So what are the effects of all this warmer water? Heat is energy, and the ocean is an excellent storage vessel for that energy. Short-term climate patterns, such as El Niño, are fundamentally related to heat in the ocean. Doing some hand waving, more heat in the ocean equals a bigger El Niño! Considering that a large El Niño can raise coastal sea levels an additional 3 inches to 1 foot, combined with big storms, it makes sense that the change of temperature in the ocean is something we should pay attention to. Figure 2 shows an example during the 1983 El Niño that water levels in San Francisco Bay were up to 1.5 foot higher due to winds and waves during the bigger storms (3). That’s a lot of extra water getting pushed into the Bay.
Getting away from the hand waving, a study by Lowe and others (4) suggests that there is no definite relationship between climate change and storm intensity. But what does the past data really show? Modeling has shown that the North Atlantic has and will experience significant increases in wave heights (5). The researchers have attributed this change to larger low pressures systems. In other words, bigger storms!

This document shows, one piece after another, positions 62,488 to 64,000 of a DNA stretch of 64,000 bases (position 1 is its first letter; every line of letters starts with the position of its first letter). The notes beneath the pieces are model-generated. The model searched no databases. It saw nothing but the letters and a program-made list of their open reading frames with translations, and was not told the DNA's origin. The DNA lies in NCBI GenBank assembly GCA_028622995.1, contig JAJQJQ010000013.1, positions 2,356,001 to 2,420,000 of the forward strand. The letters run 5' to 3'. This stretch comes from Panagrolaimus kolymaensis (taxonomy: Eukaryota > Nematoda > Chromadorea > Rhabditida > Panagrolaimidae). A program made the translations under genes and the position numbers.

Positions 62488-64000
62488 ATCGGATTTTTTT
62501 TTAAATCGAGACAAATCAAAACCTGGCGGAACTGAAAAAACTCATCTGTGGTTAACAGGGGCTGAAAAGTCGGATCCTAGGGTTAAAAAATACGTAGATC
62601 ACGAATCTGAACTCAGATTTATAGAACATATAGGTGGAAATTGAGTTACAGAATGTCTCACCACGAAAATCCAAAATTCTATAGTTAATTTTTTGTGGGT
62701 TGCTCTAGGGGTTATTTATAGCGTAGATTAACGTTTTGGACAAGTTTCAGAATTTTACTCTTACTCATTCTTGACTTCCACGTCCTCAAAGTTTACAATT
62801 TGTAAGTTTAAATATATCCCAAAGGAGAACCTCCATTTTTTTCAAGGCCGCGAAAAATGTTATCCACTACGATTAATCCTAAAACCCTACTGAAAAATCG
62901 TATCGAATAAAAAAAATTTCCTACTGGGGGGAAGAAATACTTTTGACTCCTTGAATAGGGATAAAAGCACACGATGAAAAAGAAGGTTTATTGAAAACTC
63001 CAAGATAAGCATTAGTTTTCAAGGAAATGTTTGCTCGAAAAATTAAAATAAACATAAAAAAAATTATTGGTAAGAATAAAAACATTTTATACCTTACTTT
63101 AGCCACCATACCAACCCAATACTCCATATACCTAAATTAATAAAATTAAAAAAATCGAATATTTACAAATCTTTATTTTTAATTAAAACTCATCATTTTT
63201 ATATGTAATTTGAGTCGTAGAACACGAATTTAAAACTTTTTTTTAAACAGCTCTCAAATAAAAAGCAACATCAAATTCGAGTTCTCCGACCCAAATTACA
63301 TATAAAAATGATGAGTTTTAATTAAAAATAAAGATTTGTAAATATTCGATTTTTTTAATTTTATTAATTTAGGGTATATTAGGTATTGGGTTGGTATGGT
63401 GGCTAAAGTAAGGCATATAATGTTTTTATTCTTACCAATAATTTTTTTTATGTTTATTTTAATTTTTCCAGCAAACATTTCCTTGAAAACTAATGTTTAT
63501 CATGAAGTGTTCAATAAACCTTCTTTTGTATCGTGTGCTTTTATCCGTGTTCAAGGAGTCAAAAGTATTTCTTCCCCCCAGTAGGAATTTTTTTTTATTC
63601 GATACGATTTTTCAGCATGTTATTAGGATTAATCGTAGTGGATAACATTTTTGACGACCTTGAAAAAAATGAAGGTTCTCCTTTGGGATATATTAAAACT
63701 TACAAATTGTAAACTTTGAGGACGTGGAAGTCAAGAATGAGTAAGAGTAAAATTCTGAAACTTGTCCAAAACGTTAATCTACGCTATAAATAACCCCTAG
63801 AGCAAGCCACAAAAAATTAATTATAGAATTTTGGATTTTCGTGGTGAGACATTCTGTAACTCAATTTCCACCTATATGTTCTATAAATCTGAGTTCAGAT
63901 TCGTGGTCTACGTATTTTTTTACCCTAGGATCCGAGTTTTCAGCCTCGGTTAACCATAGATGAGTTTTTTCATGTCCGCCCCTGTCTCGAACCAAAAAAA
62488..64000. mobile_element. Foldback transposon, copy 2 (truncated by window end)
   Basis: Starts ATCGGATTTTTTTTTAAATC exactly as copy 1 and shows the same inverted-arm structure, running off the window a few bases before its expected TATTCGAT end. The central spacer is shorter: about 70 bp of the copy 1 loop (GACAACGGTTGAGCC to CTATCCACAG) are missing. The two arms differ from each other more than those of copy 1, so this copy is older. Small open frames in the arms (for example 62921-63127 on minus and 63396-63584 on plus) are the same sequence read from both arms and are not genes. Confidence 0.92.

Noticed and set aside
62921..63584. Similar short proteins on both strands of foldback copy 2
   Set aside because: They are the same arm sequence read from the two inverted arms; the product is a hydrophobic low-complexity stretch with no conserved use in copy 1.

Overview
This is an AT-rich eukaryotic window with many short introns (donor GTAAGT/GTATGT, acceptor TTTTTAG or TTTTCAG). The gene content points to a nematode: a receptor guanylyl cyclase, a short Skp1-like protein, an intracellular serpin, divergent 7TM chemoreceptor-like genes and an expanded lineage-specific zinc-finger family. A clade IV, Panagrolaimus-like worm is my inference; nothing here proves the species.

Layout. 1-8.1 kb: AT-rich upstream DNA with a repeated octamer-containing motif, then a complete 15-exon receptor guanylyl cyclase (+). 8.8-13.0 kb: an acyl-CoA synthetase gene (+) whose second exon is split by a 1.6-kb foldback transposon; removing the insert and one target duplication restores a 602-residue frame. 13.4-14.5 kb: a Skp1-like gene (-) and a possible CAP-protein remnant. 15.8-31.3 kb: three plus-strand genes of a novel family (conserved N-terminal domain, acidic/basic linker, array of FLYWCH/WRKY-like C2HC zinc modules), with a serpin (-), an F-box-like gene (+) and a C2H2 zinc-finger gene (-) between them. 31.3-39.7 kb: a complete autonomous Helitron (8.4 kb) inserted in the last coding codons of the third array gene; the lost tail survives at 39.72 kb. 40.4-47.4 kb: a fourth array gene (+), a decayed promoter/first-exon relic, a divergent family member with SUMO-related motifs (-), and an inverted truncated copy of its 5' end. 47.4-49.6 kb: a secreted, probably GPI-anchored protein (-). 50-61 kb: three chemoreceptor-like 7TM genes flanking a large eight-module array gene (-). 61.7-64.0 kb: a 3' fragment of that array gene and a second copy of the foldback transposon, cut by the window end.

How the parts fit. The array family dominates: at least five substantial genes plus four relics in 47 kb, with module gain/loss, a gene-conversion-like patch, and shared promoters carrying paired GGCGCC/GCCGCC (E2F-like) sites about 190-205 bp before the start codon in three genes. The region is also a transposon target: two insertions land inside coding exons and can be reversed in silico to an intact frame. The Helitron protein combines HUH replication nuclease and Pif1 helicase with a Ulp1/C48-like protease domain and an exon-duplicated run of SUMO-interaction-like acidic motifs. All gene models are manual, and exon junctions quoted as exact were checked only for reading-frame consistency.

Before this winter, the largest El Niño on record was in 1997. As of February 2015, the present El Niño is on track to be at least equal to, if not greater in intensity than the 1997 El Niño. I can tell you from the Santa Cruz, California, standpoint, we’ve had a string of big swells unlike anything most local surfers have seen. The famous Maverick’s big wave surfing spot saw some of the best waves ever this February as discussed here in Surfing magazine (6). Not mention some epic waves during the Titans of Mavericks contest won by one of our local Santa Cruz surfers, Nic Lamb. Also, the Eddie Aikau big wave contest in Waimea Bay, Hawaii had some of the best and most consistent waves most contestants had ever seen.
Bigger Storms…So What?
We have potentially bigger waves and larger storms occurring in the Pacific due to El Niño and more frequent storms in the Atlantic. More storms mean more storm surge. A storm surge is a rapid rise of the water level, almost tsunami-like, during a large low-pressure storm system (e.g., a hurricane). The storm surge is superimposed on top of the tide, so a big storm surge combined with a high spring tide can substantially increase water levels. The most causalities and damage during hurricanes and cyclones happen because of the storm surge. If you need any ideas about the damage from a storm surge, think Manhattan Island during Sandy or New Orleans during Katrina.